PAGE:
Finally, it can be easy to freak out if someone has a criminal record, but a criminal history is not going to provide more context about an underlying incident. Depending on what type of history has been revealed, you may want to gather more information before making a decision. It is important to keep in mind that the black and white of a police record or sentencing report can often be at odds of the real life color of an incident.
The most important thing to keep in mind is that, while a background check can be an extremely useful tool to discover more information about an individual, it is only one of the tools you should use before making a major decision.
As we mentioned in our previous post, Apple this week announced record sales of the iPhone 6 and 6 plus, selling more than 10 million units. And the phone is not even on sale yet in China, its biggest potential market.
While the financial news was good, some troubling stories bubbled up today about the new phones bending when being placed in pants pockets, while the iOS8 update has caused some users to lose their cell phone reception entirely.
You might remember Apple has had high profile issues around launches before, notably with the iPhone 4 cell signal issue, and the bending issue is not a new one for iPhones, as a number of sites have pointed out.
Thankfully, it seems these issue are affecting a small sample of iPhone users at present and Apple has a pretty good record of correcting issues like this, particularly when it comes to its software updates.
Here are some comments from the media about these issues:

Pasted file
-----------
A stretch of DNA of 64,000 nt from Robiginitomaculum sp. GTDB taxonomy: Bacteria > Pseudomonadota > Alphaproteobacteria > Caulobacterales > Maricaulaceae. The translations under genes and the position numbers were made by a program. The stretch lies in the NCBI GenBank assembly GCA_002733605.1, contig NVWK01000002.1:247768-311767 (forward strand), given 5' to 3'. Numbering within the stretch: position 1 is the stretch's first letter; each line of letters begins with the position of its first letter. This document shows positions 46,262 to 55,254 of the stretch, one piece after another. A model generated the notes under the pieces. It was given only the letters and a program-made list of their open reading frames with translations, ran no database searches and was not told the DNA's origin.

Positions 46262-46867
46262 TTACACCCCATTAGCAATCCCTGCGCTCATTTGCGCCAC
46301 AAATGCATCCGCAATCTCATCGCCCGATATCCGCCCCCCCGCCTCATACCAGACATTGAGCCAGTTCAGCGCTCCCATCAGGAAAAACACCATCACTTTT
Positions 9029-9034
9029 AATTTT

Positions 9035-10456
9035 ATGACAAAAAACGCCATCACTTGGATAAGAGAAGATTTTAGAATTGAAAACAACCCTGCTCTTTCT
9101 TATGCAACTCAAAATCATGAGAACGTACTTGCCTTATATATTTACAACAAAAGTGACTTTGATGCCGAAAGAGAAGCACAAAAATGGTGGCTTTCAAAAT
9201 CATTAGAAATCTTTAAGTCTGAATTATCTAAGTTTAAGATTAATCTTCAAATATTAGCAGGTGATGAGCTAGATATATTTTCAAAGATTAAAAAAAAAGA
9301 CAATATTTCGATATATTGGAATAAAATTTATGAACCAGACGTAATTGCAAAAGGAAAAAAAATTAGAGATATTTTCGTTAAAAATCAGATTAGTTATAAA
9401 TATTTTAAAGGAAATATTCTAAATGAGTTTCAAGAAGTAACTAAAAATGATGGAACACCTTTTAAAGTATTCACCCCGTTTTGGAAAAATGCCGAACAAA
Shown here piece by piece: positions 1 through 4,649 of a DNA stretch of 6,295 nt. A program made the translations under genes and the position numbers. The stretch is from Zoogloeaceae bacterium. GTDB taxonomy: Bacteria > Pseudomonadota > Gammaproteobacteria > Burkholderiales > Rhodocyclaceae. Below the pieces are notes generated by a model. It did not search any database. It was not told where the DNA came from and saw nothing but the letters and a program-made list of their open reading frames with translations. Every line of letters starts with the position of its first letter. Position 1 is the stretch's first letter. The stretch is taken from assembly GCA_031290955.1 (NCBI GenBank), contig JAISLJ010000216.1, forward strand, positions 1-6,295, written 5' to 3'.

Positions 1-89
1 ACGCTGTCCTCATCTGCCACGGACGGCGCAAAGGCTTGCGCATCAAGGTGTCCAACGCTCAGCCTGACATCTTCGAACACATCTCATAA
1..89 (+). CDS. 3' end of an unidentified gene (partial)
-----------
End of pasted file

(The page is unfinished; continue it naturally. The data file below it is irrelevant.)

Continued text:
“From an engineering standpoint, the iPhone is an amazingly small and delicately constructed device…When you make something longer, it gets proportionally more bendable, when you make it thinner, it gets a lot more bendable.”
-Jeremy Irons, a creative engineer speaking to Gizmodo.
And on the iOS 8 issue:
“Apple has pulled the latest update of its Apple’s iOS 8 mobile operating system amid reports of problems, including disabled cell service. It’s unclear how widespread it is, or which devices might be affected. On Twitter, users are complaining (under #iOS8bugs) about losing cell service and access to Touch ID, Apple’s fingerprint sensor.”
continued to take twists and turns this weekend as more nude photos from Kim Kardashian, Vanessa Hudgens and Hope Solo emerged across the internet. Like the previous series of leaked photos it’s alleged the hackers breached the celebrities iCloud accounts through guessing passwords and back-up security questions.
Our advice: Now is a great time to revisit your security settings on any cloud storage devices such as iCloud, Dopbox or Amazon Cloud. While making sure you set strong passwords, we question whether it ever makes sense to hold extremely sensitive photos of yourself in the cloud or on your devices.
Coincidentally or not, after the celebrity iCloud scandal, Apple has been rolling out a number of new security features over the past couple of weeks. Apple has now introduced default encryption for iOS8, which means even the company itself will not be able to access data on your devices. Interestingly, Apple went a step further in its announcement, noting that “unlike competitors,” it will not try to monetize its users data. Many in the media interpret this as a swipe at Google, which also announced it will encrypt data by default.
Apple continues to dominate headlines with the announcement that it sold over 10 million of its new iPhone 6 and iPhone 6 Plus since Friday. What’s even more impressive, as this Forbes article points out, is that the new phone models are not yet on sale in the world’s largest smartphone market, China, until early 2015.
The New York Times recently reported that 10 New York City private parking spots will be come with a price tag of $1 million each.
This is shocking to us, even as New Yorkers who are used to paying an arm, a leg, and then another arm for pretty much everything. While the Huffington Post, among others, picked up on the fact that this sort of extravagance which caters to the ultra-wealthy highlights the huge gap between the rich and poor both here in New York and beyond, another issue came to mind for us: peace of mind.